Social and political “activism is the cornerstone of democracy”
2017). Its actions are democratic revolutions aimed at re-shifting the balance of power. Mastering their organisation and communication is key to drive social changes.
Current social and political trends have prompted a new era of activism. However, as social and political activism actions multiply and intertwine, often their identities become ambiguous and their message is lost in the communication overload. Showing engagement and expressing indignation about social issues and political matters in large numbers is no longer enough for actions to stand out and generate transformative social changes. Today, it is critical to give social campaigns and political protests a distinct identity and a stronger voice to catch the attention of decision-makers and the media, and to engage activists. A new type activism with alternative and unconventional tactics is also required to achieve the expected outcomes. The possibility to write and control the narrative of the protest is a necessary condition to avoid that others appropriate its meaning.
Current practices of social and political activism often show one or more weaknesses. Decision-makers and the media often exploit these shortcomings to excuse their decisions to disregard public actions they describe confused in their message and unclear in their goals. As a result, they disengage with interlocutors they consider disorganised, and justify poor media coverage of actions they see lacking basic newsworthy criteria. Waiting for the latest online activism storm to pass offers an easy way to discredit the issue and ignore actions’ demands.
To be effective, today’s social campaigns and political protests need not only leadership and a structured, overarching, coordinated and long-term international strategy. They also need a distinct identity and a stronger voice, and dare exploring alternative and unconventional tactics capable of overcoming apathy, protest fatigue and activism burnout of decision-makers, the media and activists.
BASTA! is not just an online shop or another catchy logo !
It is a research-based project whose mission is to give a distinct identity and a stronger voice to social and political activism. It aims at responding to the 9 weaknesses identified in today’s practices of social and political activism. It builds on the study of essential theoretical foundations of activism, protests and nonviolent public actions and on the analysis of 4 past (un)successful social campaigns and political protests.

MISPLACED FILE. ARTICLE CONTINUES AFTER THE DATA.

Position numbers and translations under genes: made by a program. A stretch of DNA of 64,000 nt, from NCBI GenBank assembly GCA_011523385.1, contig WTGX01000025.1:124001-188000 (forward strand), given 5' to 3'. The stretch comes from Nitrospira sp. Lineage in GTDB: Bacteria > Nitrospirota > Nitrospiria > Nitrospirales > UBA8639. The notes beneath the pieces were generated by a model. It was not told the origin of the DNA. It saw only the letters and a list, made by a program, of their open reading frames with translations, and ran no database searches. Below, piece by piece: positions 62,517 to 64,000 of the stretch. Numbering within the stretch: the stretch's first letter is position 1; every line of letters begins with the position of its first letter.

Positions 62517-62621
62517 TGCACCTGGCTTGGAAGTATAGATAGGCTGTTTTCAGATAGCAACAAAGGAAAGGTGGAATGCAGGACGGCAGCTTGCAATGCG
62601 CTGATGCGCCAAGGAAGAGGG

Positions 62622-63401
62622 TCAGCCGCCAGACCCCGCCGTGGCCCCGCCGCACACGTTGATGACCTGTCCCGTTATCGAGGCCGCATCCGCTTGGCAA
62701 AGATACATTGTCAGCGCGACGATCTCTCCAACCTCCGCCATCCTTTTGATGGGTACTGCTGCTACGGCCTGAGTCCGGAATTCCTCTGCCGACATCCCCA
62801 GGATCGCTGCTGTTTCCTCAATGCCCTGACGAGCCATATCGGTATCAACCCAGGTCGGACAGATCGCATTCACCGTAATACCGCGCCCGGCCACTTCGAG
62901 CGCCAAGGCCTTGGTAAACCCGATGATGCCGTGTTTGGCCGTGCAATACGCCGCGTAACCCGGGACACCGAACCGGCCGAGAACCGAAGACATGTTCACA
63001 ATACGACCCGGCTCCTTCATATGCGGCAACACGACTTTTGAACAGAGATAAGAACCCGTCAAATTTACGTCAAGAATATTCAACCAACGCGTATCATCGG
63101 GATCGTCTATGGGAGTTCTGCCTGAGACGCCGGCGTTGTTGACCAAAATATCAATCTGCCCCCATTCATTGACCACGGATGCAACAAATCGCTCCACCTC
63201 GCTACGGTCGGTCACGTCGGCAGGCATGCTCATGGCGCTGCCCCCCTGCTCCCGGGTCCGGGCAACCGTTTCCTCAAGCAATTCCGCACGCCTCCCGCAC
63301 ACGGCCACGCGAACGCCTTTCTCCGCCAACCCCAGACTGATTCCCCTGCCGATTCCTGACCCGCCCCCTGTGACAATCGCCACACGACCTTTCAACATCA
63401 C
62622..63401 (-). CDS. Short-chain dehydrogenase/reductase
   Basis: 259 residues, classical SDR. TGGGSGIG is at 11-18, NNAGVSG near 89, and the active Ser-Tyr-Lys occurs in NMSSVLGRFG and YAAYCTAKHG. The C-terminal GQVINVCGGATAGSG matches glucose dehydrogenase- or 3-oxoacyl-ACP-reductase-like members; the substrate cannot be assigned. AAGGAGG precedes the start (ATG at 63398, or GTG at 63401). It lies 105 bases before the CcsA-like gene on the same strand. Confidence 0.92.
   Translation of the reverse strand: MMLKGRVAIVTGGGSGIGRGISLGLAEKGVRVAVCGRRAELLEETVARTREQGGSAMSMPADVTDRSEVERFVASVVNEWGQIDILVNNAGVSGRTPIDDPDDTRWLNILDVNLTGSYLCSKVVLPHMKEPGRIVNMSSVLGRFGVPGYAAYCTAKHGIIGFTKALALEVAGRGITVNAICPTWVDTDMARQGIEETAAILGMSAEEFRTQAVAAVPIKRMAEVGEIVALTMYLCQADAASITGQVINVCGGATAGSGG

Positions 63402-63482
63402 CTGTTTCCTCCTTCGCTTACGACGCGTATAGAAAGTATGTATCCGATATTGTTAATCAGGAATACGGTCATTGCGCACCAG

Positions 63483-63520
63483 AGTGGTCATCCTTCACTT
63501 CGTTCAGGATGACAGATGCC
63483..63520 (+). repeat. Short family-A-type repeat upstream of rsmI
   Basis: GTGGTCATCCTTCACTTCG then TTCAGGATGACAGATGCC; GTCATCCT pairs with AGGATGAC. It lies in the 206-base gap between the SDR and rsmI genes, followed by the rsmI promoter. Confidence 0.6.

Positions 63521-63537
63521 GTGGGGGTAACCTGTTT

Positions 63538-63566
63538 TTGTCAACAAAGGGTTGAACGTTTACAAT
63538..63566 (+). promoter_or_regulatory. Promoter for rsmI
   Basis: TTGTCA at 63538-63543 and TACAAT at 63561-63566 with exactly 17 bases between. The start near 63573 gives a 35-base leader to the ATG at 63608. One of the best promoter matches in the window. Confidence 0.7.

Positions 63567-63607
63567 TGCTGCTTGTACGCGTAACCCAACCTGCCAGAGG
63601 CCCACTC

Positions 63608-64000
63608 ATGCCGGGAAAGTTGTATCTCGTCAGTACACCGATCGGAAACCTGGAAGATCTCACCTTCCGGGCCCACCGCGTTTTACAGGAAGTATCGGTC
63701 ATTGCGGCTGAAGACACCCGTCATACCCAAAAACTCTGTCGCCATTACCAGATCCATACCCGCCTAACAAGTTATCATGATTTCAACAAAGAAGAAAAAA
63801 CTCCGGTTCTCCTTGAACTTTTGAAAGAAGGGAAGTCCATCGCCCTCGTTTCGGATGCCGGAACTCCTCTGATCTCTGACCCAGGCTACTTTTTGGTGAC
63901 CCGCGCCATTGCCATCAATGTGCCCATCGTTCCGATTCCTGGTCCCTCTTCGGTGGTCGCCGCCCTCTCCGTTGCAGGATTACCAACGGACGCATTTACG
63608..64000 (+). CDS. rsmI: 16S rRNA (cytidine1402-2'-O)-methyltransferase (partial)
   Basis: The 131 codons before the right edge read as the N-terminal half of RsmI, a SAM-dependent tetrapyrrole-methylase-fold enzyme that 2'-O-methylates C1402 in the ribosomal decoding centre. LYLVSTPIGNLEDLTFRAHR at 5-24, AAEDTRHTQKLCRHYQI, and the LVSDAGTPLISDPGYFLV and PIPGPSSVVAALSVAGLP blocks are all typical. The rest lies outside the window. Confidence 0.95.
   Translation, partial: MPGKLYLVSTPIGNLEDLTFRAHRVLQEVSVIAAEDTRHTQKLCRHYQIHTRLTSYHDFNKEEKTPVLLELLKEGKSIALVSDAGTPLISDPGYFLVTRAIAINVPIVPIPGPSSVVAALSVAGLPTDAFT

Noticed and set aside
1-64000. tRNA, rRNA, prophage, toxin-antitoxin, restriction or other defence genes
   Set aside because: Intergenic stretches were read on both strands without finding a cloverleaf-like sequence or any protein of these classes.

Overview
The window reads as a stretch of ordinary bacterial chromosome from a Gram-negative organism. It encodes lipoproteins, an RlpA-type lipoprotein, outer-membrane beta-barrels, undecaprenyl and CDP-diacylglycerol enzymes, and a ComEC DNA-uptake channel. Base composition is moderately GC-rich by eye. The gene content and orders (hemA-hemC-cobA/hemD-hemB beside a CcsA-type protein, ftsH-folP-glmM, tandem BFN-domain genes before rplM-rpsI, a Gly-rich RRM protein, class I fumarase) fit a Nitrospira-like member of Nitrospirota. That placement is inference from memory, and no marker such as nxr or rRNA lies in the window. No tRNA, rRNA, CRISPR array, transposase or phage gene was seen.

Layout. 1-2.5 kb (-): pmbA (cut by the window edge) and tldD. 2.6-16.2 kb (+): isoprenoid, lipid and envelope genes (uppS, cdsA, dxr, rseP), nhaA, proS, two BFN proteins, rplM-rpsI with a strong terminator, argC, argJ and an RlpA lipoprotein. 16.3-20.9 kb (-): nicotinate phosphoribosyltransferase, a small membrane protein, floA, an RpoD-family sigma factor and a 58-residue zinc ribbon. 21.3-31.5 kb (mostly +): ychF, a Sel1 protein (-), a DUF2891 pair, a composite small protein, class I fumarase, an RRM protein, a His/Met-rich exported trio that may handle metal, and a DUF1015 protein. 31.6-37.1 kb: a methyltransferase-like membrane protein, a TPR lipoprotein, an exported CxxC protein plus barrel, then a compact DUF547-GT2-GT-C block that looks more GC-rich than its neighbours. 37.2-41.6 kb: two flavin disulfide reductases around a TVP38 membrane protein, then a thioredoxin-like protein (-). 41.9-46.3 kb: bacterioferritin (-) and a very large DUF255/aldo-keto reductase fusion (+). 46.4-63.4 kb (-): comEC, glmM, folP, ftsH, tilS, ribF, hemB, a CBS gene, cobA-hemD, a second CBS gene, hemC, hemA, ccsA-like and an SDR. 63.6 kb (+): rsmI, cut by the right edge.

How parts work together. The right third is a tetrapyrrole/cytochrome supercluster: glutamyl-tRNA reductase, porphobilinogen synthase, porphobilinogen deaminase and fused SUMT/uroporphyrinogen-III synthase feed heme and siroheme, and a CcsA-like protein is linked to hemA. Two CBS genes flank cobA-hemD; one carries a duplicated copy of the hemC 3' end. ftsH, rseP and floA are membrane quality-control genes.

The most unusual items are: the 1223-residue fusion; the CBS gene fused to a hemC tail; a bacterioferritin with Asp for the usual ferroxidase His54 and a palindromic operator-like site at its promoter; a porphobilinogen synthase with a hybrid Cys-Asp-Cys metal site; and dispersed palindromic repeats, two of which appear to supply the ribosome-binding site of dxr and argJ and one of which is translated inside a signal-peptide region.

Based on the study, a new symbol has been created. The combination of symbol and slogan allows reconciling actions’ crucial requirement to convey the image of unity with activists’ wish to be creative in their slogans. The symbol shows a word used and understood in various languages and a design largely received in numerous cultural contexts. It conveys a simple, univocal and authoritative core statement, and puts forward a unanimous demand. Its common use can unify and transform national demonstrations into a truly transnational action and unite scattered activists into a protesting mass. For this, it can have a powerful impact at international level. Simultaneously, the symbol can be customised with slogans formulated according to linguistic needs and creative preferences. This can engage and empower in the same way activists in different countries and of different cultures. For this, it can make a strong impact at local level. For its capacity to be associated with various social issues and political matters, the symbol allows capitalising on its communicative strength. Its registration as a Trade Mark allows to control its use and the narrative of the protest. Its value-neutral interpretation hinders any possible association with any type of potentially controversial categorisation (e.g. Black Lives Matter vs White Lives Matter, Alt-Left vs Alt-Right, and Women’s March).
Showing the symbol merged with customised slogans on a large variety of activism merchandise usable in conventional and alternative tactics campaigners can feel not just proactive, but empowered. Used in conventional tactics such as big rallies, protests, marches and similar public actions hold on specific and punctual occasions that are extra-ordinary people’s everyday life, these products can multiply the exposure of actions’ statements, have an impact on decision-makers, and attract media attention. Used in alternative tactics such as the personal everyday activism by everybody in the form of an on-going, active, deliberate, provocative and non-violent ‘political defiance’ (Sharp 2010 p. 1), these products can generate cumulative benefits. They can extend the visibility of a specific issue beyond the community directly involved, and expose ordinary people to specific messages on a more regular basis and beyond specific and punctual occasions of public actions.